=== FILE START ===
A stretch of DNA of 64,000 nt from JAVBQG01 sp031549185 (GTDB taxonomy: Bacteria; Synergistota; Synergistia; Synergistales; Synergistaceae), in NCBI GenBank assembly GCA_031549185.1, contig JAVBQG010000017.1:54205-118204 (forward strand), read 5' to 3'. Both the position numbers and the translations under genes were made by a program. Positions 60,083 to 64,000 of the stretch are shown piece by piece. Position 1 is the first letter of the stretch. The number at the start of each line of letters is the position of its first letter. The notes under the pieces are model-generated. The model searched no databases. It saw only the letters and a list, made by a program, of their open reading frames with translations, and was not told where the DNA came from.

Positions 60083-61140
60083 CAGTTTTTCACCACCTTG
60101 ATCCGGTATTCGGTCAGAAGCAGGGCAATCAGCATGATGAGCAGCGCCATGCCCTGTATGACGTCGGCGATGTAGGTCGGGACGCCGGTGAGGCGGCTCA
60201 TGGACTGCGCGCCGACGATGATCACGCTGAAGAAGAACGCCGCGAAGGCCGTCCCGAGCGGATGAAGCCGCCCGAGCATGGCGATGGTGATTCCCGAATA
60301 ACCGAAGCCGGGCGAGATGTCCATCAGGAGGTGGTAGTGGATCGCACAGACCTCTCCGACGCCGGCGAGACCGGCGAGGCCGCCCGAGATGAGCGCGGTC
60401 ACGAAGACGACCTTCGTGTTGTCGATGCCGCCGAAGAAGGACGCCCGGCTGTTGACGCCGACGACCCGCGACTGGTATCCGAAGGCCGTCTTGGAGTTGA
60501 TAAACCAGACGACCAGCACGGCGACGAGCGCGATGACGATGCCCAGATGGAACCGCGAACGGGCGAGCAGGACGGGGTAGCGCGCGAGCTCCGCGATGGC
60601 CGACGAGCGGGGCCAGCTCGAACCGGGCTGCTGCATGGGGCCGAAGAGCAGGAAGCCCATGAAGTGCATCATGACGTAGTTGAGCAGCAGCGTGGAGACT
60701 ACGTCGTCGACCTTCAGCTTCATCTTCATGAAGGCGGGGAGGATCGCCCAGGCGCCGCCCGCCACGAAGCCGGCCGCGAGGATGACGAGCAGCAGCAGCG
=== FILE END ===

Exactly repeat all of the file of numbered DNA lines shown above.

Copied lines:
A stretch of DNA of 64,000 nt from JAVBQG01 sp031549185 (GTDB taxonomy: Bacteria; Synergistota; Synergistia; Synergistales; Synergistaceae), in NCBI GenBank assembly GCA_031549185.1, contig JAVBQG010000017.1:54205-118204 (forward strand), read 5' to 3'. Both the position numbers and the translations under genes were made by a program. Positions 60,083 to 64,000 of the stretch are shown piece by piece. Position 1 is the first letter of the stretch. The number at the start of each line of letters is the position of its first letter. The notes under the pieces are model-generated. The model searched no databases. It saw only the letters and a list, made by a program, of their open reading frames with translations, and was not told where the DNA came from.

Positions 60083-61140
60083 CAGTTTTTCACCACCTTG
60101 ATCCGGTATTCGGTCAGAAGCAGGGCAATCAGCATGATGAGCAGCGCCATGCCCTGTATGACGTCGGCGATGTAGGTCGGGACGCCGGTGAGGCGGCTCA
60201 TGGACTGCGCGCCGACGATGATCACGCTGAAGAAGAACGCCGCGAAGGCCGTCCCGAGCGGATGAAGCCGCCCGAGCATGGCGATGGTGATTCCCGAATA
60301 ACCGAAGCCGGGCGAGATGTCCATCAGGAGGTGGTAGTGGATCGCACAGACCTCTCCGACGCCGGCGAGACCGGCGAGGCCGCCCGAGATGAGCGCGGTC
60401 ACGAAGACGACCTTCGTGTTGTCGATGCCGCCGAAGAAGGACGCCCGGCTGTTGACGCCGACGACCCGCGACTGGTATCCGAAGGCCGTCTTGGAGTTGA
60501 TAAACCAGACGACCAGCACGGCGACGAGCGCGATGACGATGCCCAGATGGAACCGCGAACGGGCGAGCAGGACGGGGTAGCGCGCGAGCTCCGCGATGGC
60601 CGACGAGCGGGGCCAGCTCGAACCGGGCTGCTGCATGGGGCCGAAGAGCAGGAAGCCCATGAAGTGCATCATGACGTAGTTGAGCAGCAGCGTGGAGACT
60701 ACGTCGTCGACCTTCAGCTTCATCTTCATGAAGGCGGGGAGGATCGCCCAGGCGCCGCCCGCCACGAAGCCGGCCGCGAGGATGACGAGCAGCAGCAGCG